Date: Thu 28 May 2015
Source: HCPLive [edited]
An outbreak of a Brazilian strain of cutaneous leishmaniasis (CL) in French Guiana among 24 visiting scientists has alarmed tropical disease experts at the US Centers for Disease Control and Prevention (CDC).
The CDC alerts US physicians to be aware of possible infection in travellers returning from the region. They also note that this strain responds differently to treatment than other strains.
The disease is caused by a protozoan parasite and transmitted by the bite of the sand fly. "The geographic extension of and numeric increase in _L. braziliensis_ cases in the Guiana ecoregion complex, as observed in the rest of South America, are worrisome, and continuous epidemiologic surveillance is needed," Guillaume Martin-Blondel, MD and colleagues at Toulouse University Hospital in Toulouse, France, wrote this month in the CDC's Emerging Infectious Disease journal. CL infection with _L. braziliensis_ "is emerging and has potential to disseminate," the team wrote.
The scientists, a multi-national group, were on a field mission in Saul, French Guiana in the Amazonian rainforest. 7 came down with symptoms a mean period of 19 days after they returned home. The disease results in ulcers mostly on lower limbs but also on upper limbs and ears. It can also cause nodular lymphangitis, adenitis, and superficial phlebitis. It can also cause ulcers in the mucous membranes of the lips, nose, soft palate or larynx.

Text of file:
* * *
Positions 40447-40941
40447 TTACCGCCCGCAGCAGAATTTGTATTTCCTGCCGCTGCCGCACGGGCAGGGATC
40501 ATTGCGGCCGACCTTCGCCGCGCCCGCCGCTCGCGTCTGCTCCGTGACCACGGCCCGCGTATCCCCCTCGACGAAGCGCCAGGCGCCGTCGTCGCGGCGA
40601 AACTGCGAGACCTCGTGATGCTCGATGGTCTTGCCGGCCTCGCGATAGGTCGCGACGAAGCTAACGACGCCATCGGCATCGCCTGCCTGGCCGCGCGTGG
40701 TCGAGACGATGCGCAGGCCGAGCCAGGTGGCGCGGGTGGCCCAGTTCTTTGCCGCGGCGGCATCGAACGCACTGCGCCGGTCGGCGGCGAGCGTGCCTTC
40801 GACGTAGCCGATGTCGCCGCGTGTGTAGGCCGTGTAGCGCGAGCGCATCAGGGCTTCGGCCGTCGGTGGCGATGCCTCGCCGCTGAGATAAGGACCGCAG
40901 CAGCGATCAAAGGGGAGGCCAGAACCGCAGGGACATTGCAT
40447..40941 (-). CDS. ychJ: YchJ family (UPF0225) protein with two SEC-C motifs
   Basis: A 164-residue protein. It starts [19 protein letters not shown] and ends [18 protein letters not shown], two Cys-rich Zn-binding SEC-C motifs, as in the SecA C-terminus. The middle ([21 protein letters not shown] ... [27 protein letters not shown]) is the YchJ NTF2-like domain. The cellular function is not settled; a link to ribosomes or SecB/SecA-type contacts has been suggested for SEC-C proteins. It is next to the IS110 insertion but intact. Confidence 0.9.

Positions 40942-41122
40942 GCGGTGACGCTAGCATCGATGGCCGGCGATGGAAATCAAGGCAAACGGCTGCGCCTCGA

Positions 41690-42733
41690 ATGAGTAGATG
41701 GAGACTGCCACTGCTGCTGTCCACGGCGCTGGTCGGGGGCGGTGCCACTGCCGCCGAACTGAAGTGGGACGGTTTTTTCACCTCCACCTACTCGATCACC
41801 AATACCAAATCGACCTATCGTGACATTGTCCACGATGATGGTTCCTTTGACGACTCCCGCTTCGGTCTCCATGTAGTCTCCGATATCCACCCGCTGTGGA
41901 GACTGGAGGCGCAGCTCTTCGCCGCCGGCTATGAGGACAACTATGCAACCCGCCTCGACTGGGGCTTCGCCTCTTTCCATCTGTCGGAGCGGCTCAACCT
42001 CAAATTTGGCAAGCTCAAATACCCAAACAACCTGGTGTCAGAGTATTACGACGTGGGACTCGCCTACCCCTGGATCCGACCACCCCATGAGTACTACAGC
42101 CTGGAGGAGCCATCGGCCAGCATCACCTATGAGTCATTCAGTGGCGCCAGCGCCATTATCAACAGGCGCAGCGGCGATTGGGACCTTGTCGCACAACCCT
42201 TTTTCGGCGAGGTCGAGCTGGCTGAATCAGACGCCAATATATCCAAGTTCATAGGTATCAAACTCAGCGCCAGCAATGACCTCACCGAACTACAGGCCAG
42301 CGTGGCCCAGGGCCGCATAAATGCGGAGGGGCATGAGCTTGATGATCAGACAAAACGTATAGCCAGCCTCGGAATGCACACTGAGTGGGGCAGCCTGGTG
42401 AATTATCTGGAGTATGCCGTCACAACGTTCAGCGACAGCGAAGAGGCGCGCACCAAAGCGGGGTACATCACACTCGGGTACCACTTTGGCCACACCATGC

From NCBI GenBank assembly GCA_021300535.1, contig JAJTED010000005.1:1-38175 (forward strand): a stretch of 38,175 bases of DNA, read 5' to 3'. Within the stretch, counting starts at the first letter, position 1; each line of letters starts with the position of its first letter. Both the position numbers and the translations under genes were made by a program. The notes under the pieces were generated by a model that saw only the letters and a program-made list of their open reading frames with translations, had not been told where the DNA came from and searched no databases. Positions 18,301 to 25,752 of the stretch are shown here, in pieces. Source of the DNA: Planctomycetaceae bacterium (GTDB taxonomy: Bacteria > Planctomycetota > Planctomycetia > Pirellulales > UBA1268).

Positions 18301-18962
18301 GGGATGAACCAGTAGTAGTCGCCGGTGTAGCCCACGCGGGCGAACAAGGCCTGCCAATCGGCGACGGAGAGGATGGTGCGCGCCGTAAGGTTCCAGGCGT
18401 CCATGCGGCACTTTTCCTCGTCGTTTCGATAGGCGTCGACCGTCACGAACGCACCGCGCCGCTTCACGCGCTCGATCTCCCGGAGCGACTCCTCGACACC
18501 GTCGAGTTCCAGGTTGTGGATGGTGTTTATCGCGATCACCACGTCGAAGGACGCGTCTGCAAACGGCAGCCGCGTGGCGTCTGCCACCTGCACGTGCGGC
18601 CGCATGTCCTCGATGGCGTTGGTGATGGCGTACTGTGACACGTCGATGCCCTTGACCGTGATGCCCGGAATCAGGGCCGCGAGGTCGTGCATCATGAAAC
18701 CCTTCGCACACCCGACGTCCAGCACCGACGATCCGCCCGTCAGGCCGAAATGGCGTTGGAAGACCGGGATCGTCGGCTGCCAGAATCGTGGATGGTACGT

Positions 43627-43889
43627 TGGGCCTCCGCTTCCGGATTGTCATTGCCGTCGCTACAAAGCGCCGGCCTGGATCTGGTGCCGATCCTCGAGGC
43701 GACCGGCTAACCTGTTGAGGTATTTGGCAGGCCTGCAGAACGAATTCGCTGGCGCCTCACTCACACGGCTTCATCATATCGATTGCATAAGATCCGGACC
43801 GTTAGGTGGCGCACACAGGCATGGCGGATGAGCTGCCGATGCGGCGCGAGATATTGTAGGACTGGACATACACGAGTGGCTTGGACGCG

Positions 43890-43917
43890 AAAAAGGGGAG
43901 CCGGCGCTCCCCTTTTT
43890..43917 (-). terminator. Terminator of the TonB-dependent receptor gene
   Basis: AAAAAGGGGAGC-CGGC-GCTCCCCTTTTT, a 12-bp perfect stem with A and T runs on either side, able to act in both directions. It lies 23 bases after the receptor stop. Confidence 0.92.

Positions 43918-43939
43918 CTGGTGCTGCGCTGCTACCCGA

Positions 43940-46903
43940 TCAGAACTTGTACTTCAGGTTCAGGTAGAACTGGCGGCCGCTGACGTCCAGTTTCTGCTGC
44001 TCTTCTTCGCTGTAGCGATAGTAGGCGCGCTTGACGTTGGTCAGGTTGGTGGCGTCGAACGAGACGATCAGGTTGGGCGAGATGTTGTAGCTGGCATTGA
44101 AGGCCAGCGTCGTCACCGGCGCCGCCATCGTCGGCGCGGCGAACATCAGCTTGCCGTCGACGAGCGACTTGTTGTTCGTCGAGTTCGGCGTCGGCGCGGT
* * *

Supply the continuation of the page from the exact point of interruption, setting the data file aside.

Infection is confirmed by microscopic examination of skin scrapings to look for typical amastiotes, or by a positive Leishmania species PCR result.
Treatment is intramuscular meglumin antimoniate or intravenous liposomal amphotericin B. The Brazilian strain does not respond to pentamidine isethionate, the 1st-line treatment for another strain, _L. guyanensis_ CL. "Leishmaniasis is increasingly seen among travellers returning from Latin American countries, particularly from Bolivia, Belize and French Guiana," the CDC noted.
The transmission cycle of the parasitic disease involves reservoir hosts including dogs and rodents and is spread by sand fly vectors. "Changing human activities that affect these factors may have resulted in the emergence of species with distinct pathogenic potentials and responses to therapy," the authors wrote.
Until this outbreak, _L. braziliensis_ infection had been seen only in Argentina, Brazil, Panama and Venezuela. An increase in tourism and more development of the Amazon rain forest could be to blame for the spread of the infection, the team wrote.
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